In an unvarnished act of chutzpah, Acapulco’s police chief Manuel Flores has pioneered a police unit with the unique mantle of being “the sexiest in the world” – only 18 to 28-year-old women need apply.

With tourism making up 80 percent of the economy in this resort city in the troubled state of Guerrero and the crime rate at an all-time high, the need for more law enforcement on the streets is keen.

“We don’t discourage our officers from flirting, as it lets tourists leave Acapulco with a good impression."

- Acapulco police chief Manuel Flores

It remains to be seen whether the Tourist Assistance Brigade, as the unit is called, is going to make a huge impact on violent crime, but at least the young women have the power to stop traffic – literally as well as figuratively – for sun-drenched tourists crossing busy streets. They also have the power to detain bad guys, at least until arresting police arrive on the scene.

The 42 members of the Brigade, hired last October, trained with Mexico’s federal police force, and hit the streets of the Pacific Coast city in January 2016.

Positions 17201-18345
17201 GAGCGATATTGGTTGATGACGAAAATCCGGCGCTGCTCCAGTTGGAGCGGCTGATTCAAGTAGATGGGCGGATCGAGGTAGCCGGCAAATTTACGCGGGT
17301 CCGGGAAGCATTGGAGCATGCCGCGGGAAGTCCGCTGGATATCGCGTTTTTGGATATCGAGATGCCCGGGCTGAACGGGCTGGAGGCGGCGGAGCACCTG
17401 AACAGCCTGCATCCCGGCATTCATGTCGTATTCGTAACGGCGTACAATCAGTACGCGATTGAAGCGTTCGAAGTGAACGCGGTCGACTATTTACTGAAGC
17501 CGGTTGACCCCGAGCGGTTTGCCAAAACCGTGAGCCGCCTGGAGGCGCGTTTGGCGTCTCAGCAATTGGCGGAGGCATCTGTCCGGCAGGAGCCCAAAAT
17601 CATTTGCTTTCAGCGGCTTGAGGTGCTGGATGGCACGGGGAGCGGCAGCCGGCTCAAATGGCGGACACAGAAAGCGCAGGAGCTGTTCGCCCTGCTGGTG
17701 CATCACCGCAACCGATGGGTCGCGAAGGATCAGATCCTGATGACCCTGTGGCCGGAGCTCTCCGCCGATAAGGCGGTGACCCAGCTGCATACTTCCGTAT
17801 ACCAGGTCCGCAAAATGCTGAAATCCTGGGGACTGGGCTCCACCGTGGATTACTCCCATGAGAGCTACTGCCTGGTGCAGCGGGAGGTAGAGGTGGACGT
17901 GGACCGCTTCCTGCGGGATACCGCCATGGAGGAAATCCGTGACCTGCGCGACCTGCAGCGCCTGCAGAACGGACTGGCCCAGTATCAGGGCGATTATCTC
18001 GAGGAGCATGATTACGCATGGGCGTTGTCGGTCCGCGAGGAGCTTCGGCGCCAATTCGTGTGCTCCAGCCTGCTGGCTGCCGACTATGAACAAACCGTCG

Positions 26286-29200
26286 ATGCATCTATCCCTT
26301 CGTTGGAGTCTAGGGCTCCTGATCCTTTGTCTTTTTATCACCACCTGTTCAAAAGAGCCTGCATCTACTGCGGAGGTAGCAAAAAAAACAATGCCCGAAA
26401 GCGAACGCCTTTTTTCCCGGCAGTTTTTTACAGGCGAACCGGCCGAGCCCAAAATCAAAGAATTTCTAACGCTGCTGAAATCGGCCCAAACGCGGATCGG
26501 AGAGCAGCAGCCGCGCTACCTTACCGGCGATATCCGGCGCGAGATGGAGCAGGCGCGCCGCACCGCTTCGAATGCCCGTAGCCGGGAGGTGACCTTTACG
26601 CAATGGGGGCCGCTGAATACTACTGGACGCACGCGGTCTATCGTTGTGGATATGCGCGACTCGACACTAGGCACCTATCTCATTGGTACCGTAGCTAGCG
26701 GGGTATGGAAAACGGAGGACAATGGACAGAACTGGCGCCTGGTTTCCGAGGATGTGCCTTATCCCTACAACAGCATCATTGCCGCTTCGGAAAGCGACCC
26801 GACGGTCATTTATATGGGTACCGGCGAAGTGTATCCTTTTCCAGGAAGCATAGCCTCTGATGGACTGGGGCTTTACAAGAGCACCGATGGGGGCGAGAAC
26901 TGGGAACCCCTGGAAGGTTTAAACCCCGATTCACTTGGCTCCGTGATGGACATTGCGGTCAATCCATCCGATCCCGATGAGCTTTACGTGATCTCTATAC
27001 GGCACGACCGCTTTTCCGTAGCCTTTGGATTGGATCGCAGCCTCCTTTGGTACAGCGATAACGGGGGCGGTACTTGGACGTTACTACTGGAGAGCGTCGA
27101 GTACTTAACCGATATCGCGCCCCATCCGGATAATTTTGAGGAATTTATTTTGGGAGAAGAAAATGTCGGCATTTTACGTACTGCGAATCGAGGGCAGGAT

"We had to think of a way to inspire confidence in the tourists," Chief Flores told the MailOnline, "and our new faces on the street are not only responsible but very eye-catching."

If you’re thinking the pilot program is just a touch Chauvinistic, Flores denies it vehemently, and it he can prove it too. "It’s not sexist," he said. "We have fat chicks, too.”

Both the mayor of Acapulco, Evodio Vasquez, and the state governor, Hector Astudillo, have stated their support of the all-female unit.

Acapulco’s newest officers of the peace sport brown Bermuda shorts, blue polo shirts and floppy sun hats – uniforms that may not seem designed to inspire obedience.  

The women, however, are required to wear make-up, with a pre-approved lipstick, and are inspected by senior officials each morning at 7 a.m. promptly.

“Our plan is to give a sense of responsibility, but also of confidence,” Chief Flores said. “We don’t discourage our officers from flirting, as it lets tourists leave Acapulco with a good impression."

The chief added, "They women have been trained in self-defense, crowd control and lifesaving techniques.” 

Acapulco, a notoriously dangerous city, is currently struggling through a particularly violent era, with the state of Guerrero experiencing elevated levels of violent, drug-related crime and municipal corruption. 

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